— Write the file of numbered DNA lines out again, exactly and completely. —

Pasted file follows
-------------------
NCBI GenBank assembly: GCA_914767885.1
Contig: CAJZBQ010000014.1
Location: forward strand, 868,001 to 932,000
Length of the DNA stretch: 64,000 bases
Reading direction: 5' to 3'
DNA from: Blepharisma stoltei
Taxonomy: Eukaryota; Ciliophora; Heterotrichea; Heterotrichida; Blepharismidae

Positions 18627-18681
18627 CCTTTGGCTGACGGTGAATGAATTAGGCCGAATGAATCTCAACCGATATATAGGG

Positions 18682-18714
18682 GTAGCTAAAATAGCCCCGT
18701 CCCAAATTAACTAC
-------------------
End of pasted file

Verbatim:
NCBI GenBank assembly: GCA_914767885.1
Contig: CAJZBQ010000014.1
Location: forward strand, 868,001 to 932,000
Length of the DNA stretch: 64,000 bases
Reading direction: 5' to 3'
DNA from: Blepharisma stoltei
Taxonomy: Eukaryota; Ciliophora; Heterotrichea; Heterotrichida; Blepharismidae

Positions 18627-18681
18627 CCTTTGGCTGACGGTGAATGAATTAGGCCGAATGAATCTCAACCGATATATAGGG

Positions 18682-18714
18682 GTAGCTAAAATAGCCCCGT
18701 CCCAAATTAACTAC